ODA isn't buying the hype

Sept. 7, 2001
The Ohio Dental Association isn't buying into the advertising hype that appears to be surrounding a new product to be launched in October.

The Ohio Dental Association, which strongly advocates against the use of smokeless tobacco products for their harmful effects -- particularly the strong link to oral cancer -- isn't buying into the advertising hype that appears to be surrounding a new product to be launched in October. Youngstown, Ohio is one of only two cities in the country where this product will initially be marketed for six months.

Dr. James Ellashek, a Youngstown area dentist, said it's not good that yet another smokeless tobacco product will be introduced on the market. He's not happy it will be in his community. "I think it's terrible. It's just another marketing tool that compromises the health of the American population. Smokeless tobacco products offer a consistent, increased risk of oral cancer, in addition to periodontal disease."

Smokeless tobacco in any form is dangerous to health, states Cleveland-area dentist Dr. Bruce Grbach, chairman of the ODA's council on communication and public service, which oversees Operation TACTIC (Teens Against Chewing Tobacco in the Community). Operation TACTIC is an anti-use and awareness program offered to elementary through high-school students.

Dr. Grbach questions the use of the Revel product as an alternative to smoking, citing that nicotine in any form is harmful. "There are a number of studies that demonstrate that smokeless tobacco is dangerous and can cause oral cancer. This new product is a form of smokeless tobacco and consumers should know that using this product exposes them to risks of oral cancer."

The product, Revel, will be introduced only in Youngstown, Ohio and Topeka, Kan. by the U.S. Smokeless Tobacco Co. The product is touted as one smokers can use "anytime and anywhere," ostensibly developed to use when smoking a cigarette is not possible. Revel is described as a form of smokeless tobacco that does not induce the need to expectorate, with no unpleasant tobacco flavor, and that it is "a blend of premium tobaccos and fresh mint flavor in clean and neat, discreet, easy-to-use packs." Users -- presumably women as well as men, will need to spit the wet packet out of the mouth when finished.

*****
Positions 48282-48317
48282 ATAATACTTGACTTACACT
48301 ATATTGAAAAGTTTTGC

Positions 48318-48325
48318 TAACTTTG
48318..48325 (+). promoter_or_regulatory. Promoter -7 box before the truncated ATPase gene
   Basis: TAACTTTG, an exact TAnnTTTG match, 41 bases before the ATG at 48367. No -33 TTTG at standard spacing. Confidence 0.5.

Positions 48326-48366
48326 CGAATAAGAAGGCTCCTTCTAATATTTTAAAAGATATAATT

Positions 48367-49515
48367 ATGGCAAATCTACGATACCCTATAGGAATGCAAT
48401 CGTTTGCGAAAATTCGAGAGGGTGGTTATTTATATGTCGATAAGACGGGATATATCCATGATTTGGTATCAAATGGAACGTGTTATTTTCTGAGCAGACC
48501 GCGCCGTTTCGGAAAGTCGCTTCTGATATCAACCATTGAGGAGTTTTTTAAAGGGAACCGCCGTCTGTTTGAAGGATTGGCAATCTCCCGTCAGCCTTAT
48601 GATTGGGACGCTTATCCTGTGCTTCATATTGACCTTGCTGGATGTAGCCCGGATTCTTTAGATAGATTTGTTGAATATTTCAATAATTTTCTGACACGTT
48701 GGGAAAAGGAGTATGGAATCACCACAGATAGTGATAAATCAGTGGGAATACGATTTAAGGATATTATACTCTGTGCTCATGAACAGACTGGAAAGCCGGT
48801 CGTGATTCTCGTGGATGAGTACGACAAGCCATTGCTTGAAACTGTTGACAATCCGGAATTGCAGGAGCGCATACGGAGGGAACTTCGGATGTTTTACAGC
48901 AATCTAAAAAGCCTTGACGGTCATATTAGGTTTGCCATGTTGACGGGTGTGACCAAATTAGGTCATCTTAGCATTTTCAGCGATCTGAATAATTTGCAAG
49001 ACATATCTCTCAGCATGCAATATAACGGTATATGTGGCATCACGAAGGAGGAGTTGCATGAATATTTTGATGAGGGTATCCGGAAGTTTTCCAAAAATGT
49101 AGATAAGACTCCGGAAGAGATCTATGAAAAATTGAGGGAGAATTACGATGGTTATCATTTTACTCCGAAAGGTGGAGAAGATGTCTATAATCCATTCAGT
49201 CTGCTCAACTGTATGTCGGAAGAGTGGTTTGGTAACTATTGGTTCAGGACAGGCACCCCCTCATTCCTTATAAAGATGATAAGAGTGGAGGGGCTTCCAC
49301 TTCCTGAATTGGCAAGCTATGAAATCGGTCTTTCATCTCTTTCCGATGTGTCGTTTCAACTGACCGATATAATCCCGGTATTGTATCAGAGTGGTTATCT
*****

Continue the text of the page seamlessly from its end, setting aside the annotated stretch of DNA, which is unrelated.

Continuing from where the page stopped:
Pretty words don't make the product any less potentially harmful, states Nancy Goorey, DDS, of Columbus. Goorey, who has been active for years in programs that promote non-use of smokeless tobacco and is current chair of the ODA's Sports Dentistry Consultants, stated that while the Revel product is said by the maker to be designed for adults, it is clearly intended for new users as well. Furthermore, it is not the taste, she stressed, but the nicotine, that is the draw. "Addicted individuals are not concerned with taste, but rather with results. The flavored brands of smokeless or spit tobacco are used to initiate new users, making the taste palatable while addicting the individual with nicotine -- and putting them at risk for cancer because of the carcinogens."